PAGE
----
- $750 to substantially revise an existing course
What is the format and expectation for participation?
Participation for the summer FDI Course Incubator is expected June 26–30, face-to-face on campus, from 9 am-3 pm each day.
Participation for the summer FDI Mini Conference ONLY is Monday, June 26th, face-to-face on campus, from 9 am-3 pm. There will be a one hour break for lunch between 12-1, where participants will be fed lunch.
Who should apply?
Junior or senior faculty, visitors, and tenure-track faculty from all disciplines are welcome to apply. Many people who have done the FDI before like doing it again as it changes every year. We work to create a reflective and positive environment where we are all helping each other design or improve our teaching and courses. Applications closed on May 8, 2023.
- How do I join the summer 2023 FDI Mini Conference ONLY or apply for the FDI Course Incubator?
Interested, but want to hear more?
Here are some actual quotes from past participants about their experience in the FDI:
What Participants Said After...
Having the dedicated time and consultation of Denise and Stacie was invaluable throughout the FDI. I also found the small group meetings helpful in idea generation and relationship building. The one-on-one with Josh Bookin and Dr. Ivonne Garcia was also really useful.The combination of readings, small group work, presentations and discussion were really helpful for both modeling good pedagogy, and providing support for our course designs or re-designs. And it was really fun! Cherrice Traver, Professor of Computer Engineering
Innovative, inclusive teaching means teaching with intention and that is just what the FDI does-- it helps provide foundational knowledge, evidence-base resources, and the support needed for faculty wishing to create significant, meaningful and lasting learning experiences. Jenny Malatras, Visiting Professor of Psychology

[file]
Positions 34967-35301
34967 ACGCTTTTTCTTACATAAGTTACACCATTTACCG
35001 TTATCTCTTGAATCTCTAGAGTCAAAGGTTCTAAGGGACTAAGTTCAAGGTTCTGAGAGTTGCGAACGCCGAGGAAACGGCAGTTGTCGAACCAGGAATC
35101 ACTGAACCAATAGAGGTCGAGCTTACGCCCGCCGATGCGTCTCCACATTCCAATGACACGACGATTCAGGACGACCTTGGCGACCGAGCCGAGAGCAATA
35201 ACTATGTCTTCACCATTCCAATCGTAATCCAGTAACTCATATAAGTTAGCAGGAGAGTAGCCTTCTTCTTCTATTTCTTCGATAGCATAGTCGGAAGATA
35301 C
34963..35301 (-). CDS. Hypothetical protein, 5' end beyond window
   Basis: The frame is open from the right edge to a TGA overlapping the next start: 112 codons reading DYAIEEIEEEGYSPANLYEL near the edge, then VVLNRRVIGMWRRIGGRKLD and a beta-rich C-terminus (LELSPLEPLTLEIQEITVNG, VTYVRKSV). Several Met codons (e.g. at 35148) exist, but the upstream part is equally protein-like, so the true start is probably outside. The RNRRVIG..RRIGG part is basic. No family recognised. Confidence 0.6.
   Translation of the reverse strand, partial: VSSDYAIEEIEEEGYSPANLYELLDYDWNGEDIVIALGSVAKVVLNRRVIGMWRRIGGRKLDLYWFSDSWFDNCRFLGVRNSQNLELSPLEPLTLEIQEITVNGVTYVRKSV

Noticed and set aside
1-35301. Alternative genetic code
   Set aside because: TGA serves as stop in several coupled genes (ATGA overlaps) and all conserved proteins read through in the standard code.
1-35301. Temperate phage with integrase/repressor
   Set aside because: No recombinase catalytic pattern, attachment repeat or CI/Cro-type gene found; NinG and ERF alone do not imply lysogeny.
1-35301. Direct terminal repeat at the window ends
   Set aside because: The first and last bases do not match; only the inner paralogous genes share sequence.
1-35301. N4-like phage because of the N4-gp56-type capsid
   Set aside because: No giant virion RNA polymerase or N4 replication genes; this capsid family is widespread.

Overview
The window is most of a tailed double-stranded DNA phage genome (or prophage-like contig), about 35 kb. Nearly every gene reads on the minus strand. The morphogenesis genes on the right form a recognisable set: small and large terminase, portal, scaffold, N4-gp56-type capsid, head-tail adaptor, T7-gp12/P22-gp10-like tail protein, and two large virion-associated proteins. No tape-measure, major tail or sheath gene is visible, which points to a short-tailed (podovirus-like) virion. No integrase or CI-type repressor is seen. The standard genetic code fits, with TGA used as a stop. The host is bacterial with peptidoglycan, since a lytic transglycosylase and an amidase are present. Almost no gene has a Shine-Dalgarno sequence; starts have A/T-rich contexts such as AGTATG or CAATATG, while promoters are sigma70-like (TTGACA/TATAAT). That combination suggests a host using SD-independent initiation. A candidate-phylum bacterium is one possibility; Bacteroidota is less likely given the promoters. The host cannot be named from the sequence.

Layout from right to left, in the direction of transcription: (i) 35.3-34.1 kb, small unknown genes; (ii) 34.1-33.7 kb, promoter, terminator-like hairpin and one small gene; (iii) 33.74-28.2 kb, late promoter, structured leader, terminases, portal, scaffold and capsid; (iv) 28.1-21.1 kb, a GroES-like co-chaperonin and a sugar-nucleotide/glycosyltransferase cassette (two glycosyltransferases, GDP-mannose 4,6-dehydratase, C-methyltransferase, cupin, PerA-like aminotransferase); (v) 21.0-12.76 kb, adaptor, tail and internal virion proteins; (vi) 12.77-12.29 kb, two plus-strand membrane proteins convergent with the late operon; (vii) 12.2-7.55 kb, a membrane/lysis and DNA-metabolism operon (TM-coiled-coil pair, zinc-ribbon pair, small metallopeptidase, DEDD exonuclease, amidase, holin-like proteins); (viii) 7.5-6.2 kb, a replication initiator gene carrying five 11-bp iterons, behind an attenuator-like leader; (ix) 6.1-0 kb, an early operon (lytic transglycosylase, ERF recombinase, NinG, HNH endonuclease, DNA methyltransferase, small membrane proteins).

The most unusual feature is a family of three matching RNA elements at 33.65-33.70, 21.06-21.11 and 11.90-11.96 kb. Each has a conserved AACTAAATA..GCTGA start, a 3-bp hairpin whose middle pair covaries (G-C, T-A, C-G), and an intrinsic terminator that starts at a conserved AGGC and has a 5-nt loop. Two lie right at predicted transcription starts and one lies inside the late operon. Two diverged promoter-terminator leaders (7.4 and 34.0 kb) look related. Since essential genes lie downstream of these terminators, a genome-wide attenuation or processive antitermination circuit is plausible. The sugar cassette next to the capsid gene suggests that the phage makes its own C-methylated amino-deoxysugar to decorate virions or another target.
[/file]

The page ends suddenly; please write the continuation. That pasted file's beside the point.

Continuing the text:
It is incredibly valuable to join discussions with colleagues - in small groups and relatively large - about teaching strategies. The resources provided offer a buffet of options, some of which almost certainly will spark new ideas to improve our teaching. Jeff Corbin, Professor of Biology
The FDI offered me an excellent opportunity to reflect on my teaching. It forced me to step out of my assumptions and rethink my teaching methods. I especially appreciated the many opportunities to discuss my individual teaching questions one-on-one with experts and in small groups. Maite Cruz Tleugabulova, Assistant Professor of Philosophy
Some aspects from the three textbooks I read are helping me to see my syllabi differently. Dianne McMullen, Professor of Music
I have some really concrete ideas for thinking about new assignments in two of my courses. I also have ideas for beginning my courses, both in the design of the syllabi and in establishing course goals and values collaboratively with the students. Patricia Wareh, Associate Professor of English
I expect to use what I came up with in the design sprint to revise my courses—as well as overall fostering "understanding by design" in my courses, which I think will come from making small changes to focus first on the goals, then the assessments, then the material—reverse engineering a lot of what I already do for my classes. I think this involves tweaks not transformations. I also expect to revise my approach to some aspects of DEIB, from syllabus statements to community agreements on the first day of class. I also hope to use some technologies—in particular I'm thinking of adding a podcast assignment to my classes. Everyone should do the summer FDI at least once: it's a wonderful way to focus on improving our pedagogy through technology, inclusivity, and instructional design, as well as to meet our devoted colleagues across the curriculum! Dan Venning, Associate Professor of Theater and Dance
During the FDI, I gained invaluable insights into more effective teaching techniques and ways to engage learners and enhance the learning process. I cannot imagine creating or teaching a new course without taking all that I've learned about instructional design into account. I wholeheartedly recommend the FDI to all faculty members. Erika Nelson Mukherjee, Associate Professor of German Studies
The Incubator was eye-opening, inspirational, and transformative for me. I especially encourage junior faculty to give it a try! Ellen Gasparovic, Associate Professor of Mathematics
Stacie and Denise are effective facilitators and knowledgeable guides to the latest pedagogical innovations. They pushed me to think in new directions. Kirk Wegter-McNelly, Assistant Professor of Science, Philosophy and Religion Program in Religious Studies